Bubble Scratch - Fist demonstrated by DJ Noize, this technique is achieved by moving the record back and forth while at the same time turning the EQ knob back and forth from minimum to maximum to get a sort of wah-wah pedal sounding scratch effect. This move is easier to perform on a Technics SHDJ1200 than on a Vestax 05/06 Pro since the SHDJ1200's EQ adjustment is different.

    Zig-Zag Scratch - What I call a zig zag is a move that I first saw Qbert perform where you use one hand on the record, and one hand moving back and forth between the volume fader and the record to create a unique scratch effect. If you scratch with your right hand on the record the technique would go something like this:

    1. right hand pulls back sound and lets go
    2. left hand taps the record as it's coming back forward to make a quick pause in the forward movement of the sound to make two distinct forward sounds instead of one

    3. left hand quickly moves and taps down the volume fader a small increment to make the volume a little lower (or higher since you could do the same thing in reverse).

    4. repeat pattern

    The effect you get is a 1,2,3 1,2,3 1,2,3... scratch of the sound while the 1,2,3 fades out a little more each time the volume fader is tapped a little lower (the sound can be faded completely out or you can start fading the sound in and out).
    Hydroplane - A hydroplane is performed while the record is spinning and you lightly apply pressure to the surface with one or more fingers without stopping the record. The idea is to create light friction between your fingers and the record and if you have the right touch, a bassy friction sound is the result.

    Airplane Scratch/Phazing - Although I haven't heard this term used very often, what I have heard referred to as an airplane or aeroplane is taking two identical sounds and playing them simultaneously on both turntables with the crossfader in the middle position. Although you're trying to match them up exactly, the beats will always be a little bit off (but not enough off for too much of a noticeable delay) so the end product doesn't sound the same as just one of the channels playing the beat on it's own. The result is a flange/phaze sounding effect. I have also heard this technique referred to as phazing.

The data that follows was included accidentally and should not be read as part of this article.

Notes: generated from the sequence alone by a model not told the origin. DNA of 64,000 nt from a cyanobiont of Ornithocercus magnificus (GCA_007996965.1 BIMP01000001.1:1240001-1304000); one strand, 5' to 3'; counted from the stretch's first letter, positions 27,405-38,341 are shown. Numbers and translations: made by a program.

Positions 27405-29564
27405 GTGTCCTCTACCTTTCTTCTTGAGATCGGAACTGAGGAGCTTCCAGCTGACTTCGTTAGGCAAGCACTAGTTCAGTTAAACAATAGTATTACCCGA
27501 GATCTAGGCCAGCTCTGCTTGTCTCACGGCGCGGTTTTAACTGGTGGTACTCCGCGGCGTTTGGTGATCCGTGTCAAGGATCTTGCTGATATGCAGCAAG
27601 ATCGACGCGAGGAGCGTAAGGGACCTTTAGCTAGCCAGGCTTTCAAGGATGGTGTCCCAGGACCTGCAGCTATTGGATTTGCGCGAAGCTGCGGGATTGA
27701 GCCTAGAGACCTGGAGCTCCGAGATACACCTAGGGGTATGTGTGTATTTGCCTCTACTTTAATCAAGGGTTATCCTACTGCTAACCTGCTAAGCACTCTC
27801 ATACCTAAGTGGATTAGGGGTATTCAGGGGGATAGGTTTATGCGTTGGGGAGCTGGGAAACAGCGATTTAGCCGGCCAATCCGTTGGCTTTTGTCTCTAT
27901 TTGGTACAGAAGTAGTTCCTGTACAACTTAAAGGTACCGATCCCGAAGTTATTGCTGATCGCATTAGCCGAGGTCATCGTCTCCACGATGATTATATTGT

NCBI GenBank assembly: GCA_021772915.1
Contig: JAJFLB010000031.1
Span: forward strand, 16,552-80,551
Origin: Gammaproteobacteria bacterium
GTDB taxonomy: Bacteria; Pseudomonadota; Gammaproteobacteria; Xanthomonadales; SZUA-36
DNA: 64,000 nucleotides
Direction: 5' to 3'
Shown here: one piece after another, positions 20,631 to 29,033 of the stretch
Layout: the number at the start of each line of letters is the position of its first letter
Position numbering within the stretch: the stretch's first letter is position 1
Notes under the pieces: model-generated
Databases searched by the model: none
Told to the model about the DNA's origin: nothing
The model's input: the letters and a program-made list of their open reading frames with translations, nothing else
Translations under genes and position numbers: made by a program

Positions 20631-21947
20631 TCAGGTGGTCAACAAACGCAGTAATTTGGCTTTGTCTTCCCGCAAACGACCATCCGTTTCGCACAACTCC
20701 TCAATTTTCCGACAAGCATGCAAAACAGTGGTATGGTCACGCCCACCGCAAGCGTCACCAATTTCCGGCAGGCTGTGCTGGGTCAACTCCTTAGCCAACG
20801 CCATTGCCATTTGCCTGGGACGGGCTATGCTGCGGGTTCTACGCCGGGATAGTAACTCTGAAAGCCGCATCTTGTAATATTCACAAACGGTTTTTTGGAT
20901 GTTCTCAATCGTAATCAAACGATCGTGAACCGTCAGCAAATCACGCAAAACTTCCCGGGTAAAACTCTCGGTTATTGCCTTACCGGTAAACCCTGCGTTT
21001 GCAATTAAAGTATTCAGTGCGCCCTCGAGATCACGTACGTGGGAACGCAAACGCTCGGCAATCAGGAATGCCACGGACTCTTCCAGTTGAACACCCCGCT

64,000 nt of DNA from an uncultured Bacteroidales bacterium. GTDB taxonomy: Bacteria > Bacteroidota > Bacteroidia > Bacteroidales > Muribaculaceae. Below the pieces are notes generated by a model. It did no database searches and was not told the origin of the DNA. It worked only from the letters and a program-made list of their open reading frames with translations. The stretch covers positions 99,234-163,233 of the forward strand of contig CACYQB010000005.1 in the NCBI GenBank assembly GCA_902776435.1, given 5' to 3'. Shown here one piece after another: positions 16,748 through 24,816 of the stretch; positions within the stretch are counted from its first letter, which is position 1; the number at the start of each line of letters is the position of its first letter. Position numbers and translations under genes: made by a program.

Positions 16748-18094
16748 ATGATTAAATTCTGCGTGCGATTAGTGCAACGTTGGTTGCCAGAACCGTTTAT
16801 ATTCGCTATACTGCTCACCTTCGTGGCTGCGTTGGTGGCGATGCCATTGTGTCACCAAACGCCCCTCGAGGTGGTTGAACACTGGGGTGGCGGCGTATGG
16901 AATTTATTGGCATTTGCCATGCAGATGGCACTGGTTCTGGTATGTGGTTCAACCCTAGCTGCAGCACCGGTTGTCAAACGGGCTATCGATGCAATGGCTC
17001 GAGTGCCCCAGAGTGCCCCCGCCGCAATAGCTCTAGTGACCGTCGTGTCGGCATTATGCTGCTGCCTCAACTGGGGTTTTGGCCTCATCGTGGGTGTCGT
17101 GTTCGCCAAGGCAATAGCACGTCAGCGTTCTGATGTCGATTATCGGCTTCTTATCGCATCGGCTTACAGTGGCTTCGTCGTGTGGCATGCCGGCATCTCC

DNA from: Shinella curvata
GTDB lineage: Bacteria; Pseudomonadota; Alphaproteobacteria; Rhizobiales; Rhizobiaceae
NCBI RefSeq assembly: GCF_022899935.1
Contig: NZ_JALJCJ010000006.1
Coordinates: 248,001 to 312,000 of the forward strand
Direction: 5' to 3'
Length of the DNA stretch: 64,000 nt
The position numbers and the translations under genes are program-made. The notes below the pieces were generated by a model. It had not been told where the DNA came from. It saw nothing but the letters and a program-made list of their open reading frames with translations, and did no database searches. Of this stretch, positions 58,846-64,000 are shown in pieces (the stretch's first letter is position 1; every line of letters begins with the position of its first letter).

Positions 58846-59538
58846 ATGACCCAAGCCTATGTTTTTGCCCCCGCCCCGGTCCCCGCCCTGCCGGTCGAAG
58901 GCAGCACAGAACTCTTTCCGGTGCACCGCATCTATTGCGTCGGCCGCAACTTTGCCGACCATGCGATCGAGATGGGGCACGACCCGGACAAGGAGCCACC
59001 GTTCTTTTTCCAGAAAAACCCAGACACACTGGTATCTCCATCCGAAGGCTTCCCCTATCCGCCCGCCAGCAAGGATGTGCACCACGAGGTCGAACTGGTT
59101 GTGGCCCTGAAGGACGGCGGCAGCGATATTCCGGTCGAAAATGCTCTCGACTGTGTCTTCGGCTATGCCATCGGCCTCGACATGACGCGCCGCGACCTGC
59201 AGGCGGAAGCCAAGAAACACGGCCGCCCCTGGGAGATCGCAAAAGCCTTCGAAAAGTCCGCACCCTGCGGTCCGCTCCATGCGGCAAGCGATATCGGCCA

Beat Juggling - To beat juggle, you use two records with a beat on each turntable and mix them together with the crossfader to create new combinations of beats or to create new beats altogether in a "cut and paste" fashion.

    Strobing - Strobing is a type of beat juggling first associated with DJs Shortkut and Yoshi, but most famous demonstrated by Shortkut. In strobing you pretty much alternate back and forth between two records with a beat on each while you take turns tapping or pulling the records back slightly with your hand to manipulate the tempo on each record and keep them in sync in an alternating incremental fashion. I know that this explanation can be more than a little confusing, but an example might sound like kick, kick, snare, snare, kick, kick snare, snare, kick, kick, snare, snare...alternating between the same sounds on the two different turntables, but any combination is possible using 2 of the same records, or 2 completely different beats. By cutting back and forth you're usually separating kicks, snares, cymbal sounds, etc., to make new sounding or doubled sounding beats.

    Looping - Alternating between two different copies of the same record, this technique is achieved by using the crossfader cutting in a phrase of music from one record, then cutting in the same phrase of music from the other record while at the same time pulling back each cut out record to the phrase's beginning point before it is cut back in again. By doing this you end up playing the same sound over and over again much like a sampler looping a beat (or any other sound for that matter). In many ways, looping is the foundation of almost all hiphop beats even though these days most people of course loop beats with samplers rather than turntables. Grandmaster Flash is primarily credited as the first dj to "loop the break" using two copies of the same record.
     
  3. inf0r

    inf0r /!\ Dainjah /!\

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    Archive this beasty!
     
  4. sdm

    sdm This is Dog Fort

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  5. sampa

    sampa ShadowSniper

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    Klusta what bout UZI's and hydroplanes, did you mention stabs? I forgot? and did you paste that load of scratch terminology.
    Don't forget kiddies NEVER USE YOUR PUNCH BUTTONS TO TRANSFORM OR SATAN WILL EAT YOUR SOUL. AAAAAH HAHAHAHAHAHAHAHA :evil:
    P.S. shortkut is ugleeeeee
     
    Last edited: Mar 11, 2003
  6. klusta

    klusta Pulsar

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    heh, yeah transformer buttons are the work of satan!

    hydroplane is up there, will try n find the rest.
     
  7. sampa

    sampa ShadowSniper

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    Punch button :antitank:
    hehehe
     
  8. deathscythe

    deathscythe New Member

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    punch button drunk

    Nice One this forums f fresh
     
    Last edited: Mar 11, 2003